We met in the late 1980s when Smith was the athletic director at Eastern Michigan. Even then Smith was interested in discussing how African Americans who played college football, especially at major programs, could move into leadership positions. Early in Smith’s career, he spent a lot of time trying to get African Americans into the coaching pipeline.

For a younger generation used to seeing Black players as a dominant force in college football, it’s beyond belief that for many years predominantly white institutions refused to recruit Black athletes.

“When I was at Arizona State we had sessions every summer,” Smith recalled during a recent phone conversation. “It would be about 20 athletic directors and 10 to 12 Black assistant coaches, top ones in the country. We’d come together for three days. There would be sessions and seminars. Those ADs had a chance to meet those coaches.”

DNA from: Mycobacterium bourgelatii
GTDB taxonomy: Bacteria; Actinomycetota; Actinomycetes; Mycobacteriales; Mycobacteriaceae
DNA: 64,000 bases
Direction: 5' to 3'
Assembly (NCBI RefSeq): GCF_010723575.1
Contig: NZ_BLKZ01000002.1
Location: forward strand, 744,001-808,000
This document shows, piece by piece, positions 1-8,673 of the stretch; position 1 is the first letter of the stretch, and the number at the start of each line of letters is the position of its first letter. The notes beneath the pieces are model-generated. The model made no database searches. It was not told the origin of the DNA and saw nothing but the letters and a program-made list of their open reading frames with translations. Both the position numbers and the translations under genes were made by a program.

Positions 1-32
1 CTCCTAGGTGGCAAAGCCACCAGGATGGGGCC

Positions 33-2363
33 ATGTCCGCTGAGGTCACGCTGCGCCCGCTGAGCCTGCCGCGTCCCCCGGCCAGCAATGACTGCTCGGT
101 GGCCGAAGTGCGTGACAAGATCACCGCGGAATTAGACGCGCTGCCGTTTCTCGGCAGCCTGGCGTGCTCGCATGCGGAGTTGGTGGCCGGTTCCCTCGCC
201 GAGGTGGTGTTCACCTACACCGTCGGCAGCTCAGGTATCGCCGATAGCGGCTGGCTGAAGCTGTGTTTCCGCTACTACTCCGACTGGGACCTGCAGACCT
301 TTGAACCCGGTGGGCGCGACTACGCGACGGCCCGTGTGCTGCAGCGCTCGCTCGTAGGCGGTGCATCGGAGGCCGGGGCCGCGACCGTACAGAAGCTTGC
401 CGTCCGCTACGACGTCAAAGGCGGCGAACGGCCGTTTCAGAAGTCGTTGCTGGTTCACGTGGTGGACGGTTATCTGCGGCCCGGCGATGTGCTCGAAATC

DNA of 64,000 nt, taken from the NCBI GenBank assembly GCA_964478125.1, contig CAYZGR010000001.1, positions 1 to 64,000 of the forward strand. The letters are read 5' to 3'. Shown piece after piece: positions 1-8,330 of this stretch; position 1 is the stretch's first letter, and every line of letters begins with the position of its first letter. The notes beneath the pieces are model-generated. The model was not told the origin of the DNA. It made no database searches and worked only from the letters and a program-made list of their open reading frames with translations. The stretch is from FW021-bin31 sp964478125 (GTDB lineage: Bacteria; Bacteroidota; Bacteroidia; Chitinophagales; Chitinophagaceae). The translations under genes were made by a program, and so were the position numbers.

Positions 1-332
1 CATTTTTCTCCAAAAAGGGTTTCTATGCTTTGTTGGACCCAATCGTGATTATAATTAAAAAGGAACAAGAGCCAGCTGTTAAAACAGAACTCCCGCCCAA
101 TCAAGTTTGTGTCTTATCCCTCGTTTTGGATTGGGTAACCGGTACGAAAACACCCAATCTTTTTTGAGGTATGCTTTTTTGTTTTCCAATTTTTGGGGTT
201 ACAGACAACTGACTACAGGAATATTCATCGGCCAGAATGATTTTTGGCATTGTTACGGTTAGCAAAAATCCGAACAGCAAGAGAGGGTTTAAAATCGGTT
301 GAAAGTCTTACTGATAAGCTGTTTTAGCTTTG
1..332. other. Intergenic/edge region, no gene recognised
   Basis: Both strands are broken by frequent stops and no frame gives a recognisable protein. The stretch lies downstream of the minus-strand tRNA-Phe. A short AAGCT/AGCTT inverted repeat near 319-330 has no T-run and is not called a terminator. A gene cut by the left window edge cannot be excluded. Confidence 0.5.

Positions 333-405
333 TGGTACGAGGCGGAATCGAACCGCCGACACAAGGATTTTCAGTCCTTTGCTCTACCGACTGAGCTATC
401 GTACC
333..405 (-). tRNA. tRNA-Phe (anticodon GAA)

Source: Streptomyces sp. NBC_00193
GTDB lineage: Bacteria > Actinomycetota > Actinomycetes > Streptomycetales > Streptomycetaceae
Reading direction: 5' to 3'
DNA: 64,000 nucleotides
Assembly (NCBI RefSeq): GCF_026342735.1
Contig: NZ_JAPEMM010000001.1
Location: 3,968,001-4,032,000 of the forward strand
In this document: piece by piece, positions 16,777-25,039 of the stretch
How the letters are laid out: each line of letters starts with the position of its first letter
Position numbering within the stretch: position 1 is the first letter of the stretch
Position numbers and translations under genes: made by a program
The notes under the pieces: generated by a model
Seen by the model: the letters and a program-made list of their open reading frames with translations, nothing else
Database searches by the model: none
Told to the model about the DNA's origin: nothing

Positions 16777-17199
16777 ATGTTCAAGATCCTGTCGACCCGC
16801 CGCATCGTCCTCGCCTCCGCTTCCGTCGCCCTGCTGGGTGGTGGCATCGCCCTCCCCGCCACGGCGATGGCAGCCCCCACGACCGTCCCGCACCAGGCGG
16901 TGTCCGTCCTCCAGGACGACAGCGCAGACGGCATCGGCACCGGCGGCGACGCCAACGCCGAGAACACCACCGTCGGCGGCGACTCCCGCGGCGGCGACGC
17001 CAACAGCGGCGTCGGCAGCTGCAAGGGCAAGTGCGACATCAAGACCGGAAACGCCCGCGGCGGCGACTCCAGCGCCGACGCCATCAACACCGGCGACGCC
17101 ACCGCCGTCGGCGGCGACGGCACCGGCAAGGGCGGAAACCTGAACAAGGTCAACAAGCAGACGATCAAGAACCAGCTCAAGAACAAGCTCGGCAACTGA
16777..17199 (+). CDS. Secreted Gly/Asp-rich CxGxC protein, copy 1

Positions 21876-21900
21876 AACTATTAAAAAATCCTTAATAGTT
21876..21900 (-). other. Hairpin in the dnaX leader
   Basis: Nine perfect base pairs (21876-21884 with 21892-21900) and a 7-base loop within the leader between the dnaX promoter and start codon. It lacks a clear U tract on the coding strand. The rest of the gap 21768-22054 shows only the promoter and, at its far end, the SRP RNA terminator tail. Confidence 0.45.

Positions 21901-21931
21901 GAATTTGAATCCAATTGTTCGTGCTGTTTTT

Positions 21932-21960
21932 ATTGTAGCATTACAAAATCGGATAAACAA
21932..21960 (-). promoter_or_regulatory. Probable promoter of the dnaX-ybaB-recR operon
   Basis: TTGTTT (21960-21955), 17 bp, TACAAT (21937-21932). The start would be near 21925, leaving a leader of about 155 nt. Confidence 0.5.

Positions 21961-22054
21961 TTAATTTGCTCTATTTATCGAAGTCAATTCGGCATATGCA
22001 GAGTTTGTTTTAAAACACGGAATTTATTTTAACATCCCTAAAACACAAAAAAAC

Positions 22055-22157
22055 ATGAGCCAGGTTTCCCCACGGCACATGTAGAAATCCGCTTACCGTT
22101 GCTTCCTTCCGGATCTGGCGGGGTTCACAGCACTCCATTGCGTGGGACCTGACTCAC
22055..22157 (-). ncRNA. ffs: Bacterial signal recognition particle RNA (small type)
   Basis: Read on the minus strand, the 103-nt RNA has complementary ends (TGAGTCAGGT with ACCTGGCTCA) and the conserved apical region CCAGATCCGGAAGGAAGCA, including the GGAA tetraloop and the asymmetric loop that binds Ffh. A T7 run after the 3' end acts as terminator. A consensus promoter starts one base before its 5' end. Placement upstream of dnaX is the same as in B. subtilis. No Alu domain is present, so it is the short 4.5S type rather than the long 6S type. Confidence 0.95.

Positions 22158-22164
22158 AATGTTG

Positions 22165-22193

The NCAA has a moderately successful minority leadership institute, “but we don’t have a real good program where all the ADs come together anymore and talk about and meet Black assistant coaches,” Smith said. “We’ve got to get back to that.”

Twenty years ago the community of assistant Black coaches was much smaller than it is today. Now there is a larger pool of Black assistants, but Smith said he is not as familiar with them as he’d like to be. As his influence has increased over the years, Smith has become more focused on getting African Americans into administrative positions such as athletic directors.

“We haven’t done that with the coaches; on the football side, we’ve lost focus,” Smith said. “I have some guilt about that. Back in the day if you asked me who the top 10 Black assistants were, I could rattle off Leslie Frazier and Ryan Cooper. We’ve got to get back to that.”

For a younger generation used to seeing Black players as a dominant force in college football, it’s beyond belief that for many years predominantly white institutions refused to recruit Black athletes.